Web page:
Review: Our Brothers
- CANNES 2022: Combining documentary and fiction, Rachid Bouchareb revisits the death of Malik Oussekine in 1986, and Abdel Benyaha's comparatively anonymous one, against a backdrop of police violence
"And those gashes forever scored into your skin, like as many stab wounds, deep scars for Malik and Abdel, for our falling brothers (…) Remember your love for them, don’t succumb to hate". Renaud’s song Petite, which accompanies the final credits of Our Brothers - Rachid Bouchareb’s latest film presented in the Cannes Première line-up at the 75th Cannes Film Festival - perfectly conveys the mindset of a work which is both educational and poignant, the product of a respectful and engaged cinematographic approach based on memory and fraternity.
It’s an event which left its tragic mark on France’s recent history (and which is still sadly relevant today) - the death of young Malik Oussekine as a result of police violence in the centre of Paris, amidst huge student protests against a university reform bill during the night of 5-6 December 1986 - which the filmmaker revisits, incorporating various television and radio archives from the time (reflecting the national attention the case attracted) into a simple fictional narrative involving the deceased’s nearest and dearest and the policeman best positioned to comment on the internal investigation conducted by the French Police Complaints Authority (PCA).
Most importantly, in his methodical exploration (covering Saturday 6, Sunday 7 and Wednesday 10 December) of attempts to cover up the circumstances surrounding Malik Oussekine’s death, Rachid Bouchareb adds an equally fascinating and moving element of contrast to his movie in the form of another young but far more anonymous death: that of Abdel Benyaha, who was killed in Pantin, in the inner suburbs of Paris, on the same night as Malik, by a drunk, off-duty police officer while simply attempting to break up a fight in bar.
There’s one man linking these two stories together: PCA Inspector Daniel Mattei (Raphaël Personnaz), an obedient (yet increasingly ill at ease) civil servant who carries out his superiors’ orders, intimidating and then hiding the news of Abdel’s death from his family (Abdel’s mechanic father is played by Samir Guesmi and his brother by Lais Salameh) for 48 hours, claiming that the deceased is simply in hospital, injured but inaccessible. Because their priority first and foremost is to "manage" the case of Malik Oussekine (Adam Amara), who has been battered to death by the motorised voltigeurs brigade in the heart of the Latin Quarter (while returning home from a jazz concert) amidst an already tense climate, made worse by severe clashes between protesters and the police force. Swiftly leaked in the media (who were misinformed to begin with, but increasingly sharp in their damning counter-inquiry which forces the country’s highest authorities to take a public position), the Malik Oussekine affair immediately becomes a national symbol. But for his brother and sister (Reda Kateb and Lyna Khoudri), it leads to a spiral of anxiety, pain, incomprehension, anger and a desire for justice… Meanwhile, in the morgue, the bodies of Malik (who had secretly taken steps to convert to Catholicism and become a priest in order to better integrate) and Abdel await their families and their coffins…Tense, incisive, brilliantly researched and simple yet intense in its portrayal of the emotional impact of these events, Our Brothers interweaves documentary and fiction with remarkable effectiveness (special mention should be made of editor Guerric Catala and composer Amine Bouhafa), leaving a strong filmic imprint of individual and collective memory on a doubly emblematic social phenomenon which younger generations should know about.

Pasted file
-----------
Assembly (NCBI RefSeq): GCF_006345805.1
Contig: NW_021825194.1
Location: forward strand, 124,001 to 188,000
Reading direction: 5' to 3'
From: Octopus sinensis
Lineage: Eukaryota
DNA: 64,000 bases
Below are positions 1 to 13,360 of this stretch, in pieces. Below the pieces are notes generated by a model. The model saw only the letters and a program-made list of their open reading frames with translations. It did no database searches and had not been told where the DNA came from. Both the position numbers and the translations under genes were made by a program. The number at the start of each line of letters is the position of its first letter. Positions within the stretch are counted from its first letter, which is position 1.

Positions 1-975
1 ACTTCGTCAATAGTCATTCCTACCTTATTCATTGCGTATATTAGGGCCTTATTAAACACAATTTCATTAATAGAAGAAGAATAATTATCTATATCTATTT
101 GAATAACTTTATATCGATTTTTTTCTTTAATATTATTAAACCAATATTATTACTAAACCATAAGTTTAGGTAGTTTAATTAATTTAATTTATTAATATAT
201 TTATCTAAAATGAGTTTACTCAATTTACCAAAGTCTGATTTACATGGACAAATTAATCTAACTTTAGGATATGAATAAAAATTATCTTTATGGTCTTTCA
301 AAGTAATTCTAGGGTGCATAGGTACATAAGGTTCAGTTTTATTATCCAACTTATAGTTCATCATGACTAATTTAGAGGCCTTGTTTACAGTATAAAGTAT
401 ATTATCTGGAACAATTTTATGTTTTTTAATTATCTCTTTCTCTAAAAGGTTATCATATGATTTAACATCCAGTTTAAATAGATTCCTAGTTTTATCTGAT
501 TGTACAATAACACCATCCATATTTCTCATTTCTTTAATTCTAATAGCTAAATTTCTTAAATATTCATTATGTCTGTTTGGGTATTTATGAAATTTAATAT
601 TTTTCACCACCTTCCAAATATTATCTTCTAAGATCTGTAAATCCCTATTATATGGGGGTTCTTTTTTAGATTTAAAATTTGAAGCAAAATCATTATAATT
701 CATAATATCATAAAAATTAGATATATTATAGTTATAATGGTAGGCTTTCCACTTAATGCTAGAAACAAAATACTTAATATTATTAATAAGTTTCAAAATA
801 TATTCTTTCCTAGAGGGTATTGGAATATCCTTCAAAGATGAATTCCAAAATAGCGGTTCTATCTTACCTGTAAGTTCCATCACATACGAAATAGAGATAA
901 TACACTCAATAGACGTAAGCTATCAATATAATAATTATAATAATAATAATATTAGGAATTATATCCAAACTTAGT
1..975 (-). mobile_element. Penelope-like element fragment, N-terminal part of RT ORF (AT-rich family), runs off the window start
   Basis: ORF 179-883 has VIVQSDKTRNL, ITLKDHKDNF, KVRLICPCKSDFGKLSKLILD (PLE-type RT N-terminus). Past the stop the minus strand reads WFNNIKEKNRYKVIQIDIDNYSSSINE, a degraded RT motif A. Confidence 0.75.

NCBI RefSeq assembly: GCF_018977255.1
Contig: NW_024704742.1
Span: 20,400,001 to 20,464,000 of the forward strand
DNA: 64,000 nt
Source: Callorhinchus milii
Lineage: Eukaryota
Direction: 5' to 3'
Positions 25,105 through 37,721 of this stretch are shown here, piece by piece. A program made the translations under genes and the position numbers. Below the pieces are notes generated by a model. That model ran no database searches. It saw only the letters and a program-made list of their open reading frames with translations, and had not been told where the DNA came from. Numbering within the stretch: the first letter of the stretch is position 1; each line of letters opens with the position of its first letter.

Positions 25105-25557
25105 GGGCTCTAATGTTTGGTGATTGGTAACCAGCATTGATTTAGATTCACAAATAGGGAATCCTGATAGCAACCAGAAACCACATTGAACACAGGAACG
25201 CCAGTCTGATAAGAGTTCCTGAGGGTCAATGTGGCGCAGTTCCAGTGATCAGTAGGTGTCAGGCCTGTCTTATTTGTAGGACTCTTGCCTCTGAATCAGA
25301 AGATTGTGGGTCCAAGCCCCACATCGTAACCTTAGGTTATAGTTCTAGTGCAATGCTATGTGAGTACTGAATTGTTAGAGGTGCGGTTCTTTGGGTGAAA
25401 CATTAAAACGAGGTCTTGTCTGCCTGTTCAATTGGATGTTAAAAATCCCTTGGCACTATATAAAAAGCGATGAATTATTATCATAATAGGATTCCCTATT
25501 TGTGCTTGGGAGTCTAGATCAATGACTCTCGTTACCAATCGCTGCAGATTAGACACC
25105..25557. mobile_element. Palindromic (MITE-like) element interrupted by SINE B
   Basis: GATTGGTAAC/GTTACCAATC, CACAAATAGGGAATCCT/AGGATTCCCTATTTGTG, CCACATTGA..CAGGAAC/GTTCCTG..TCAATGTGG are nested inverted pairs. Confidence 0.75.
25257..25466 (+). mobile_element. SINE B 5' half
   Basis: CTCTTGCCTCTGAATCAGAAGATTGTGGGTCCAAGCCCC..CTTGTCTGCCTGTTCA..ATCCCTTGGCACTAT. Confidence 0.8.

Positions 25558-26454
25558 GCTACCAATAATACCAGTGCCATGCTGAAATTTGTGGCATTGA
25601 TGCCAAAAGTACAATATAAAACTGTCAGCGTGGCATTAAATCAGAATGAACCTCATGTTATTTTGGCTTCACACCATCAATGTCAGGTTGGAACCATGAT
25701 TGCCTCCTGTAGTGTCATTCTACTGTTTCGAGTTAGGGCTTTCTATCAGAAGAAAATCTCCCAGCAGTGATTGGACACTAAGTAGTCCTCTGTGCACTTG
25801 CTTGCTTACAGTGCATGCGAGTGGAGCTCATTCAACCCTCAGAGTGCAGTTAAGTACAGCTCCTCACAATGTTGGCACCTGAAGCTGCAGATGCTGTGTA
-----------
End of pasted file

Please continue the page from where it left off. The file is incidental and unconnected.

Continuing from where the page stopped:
(Translated from French)
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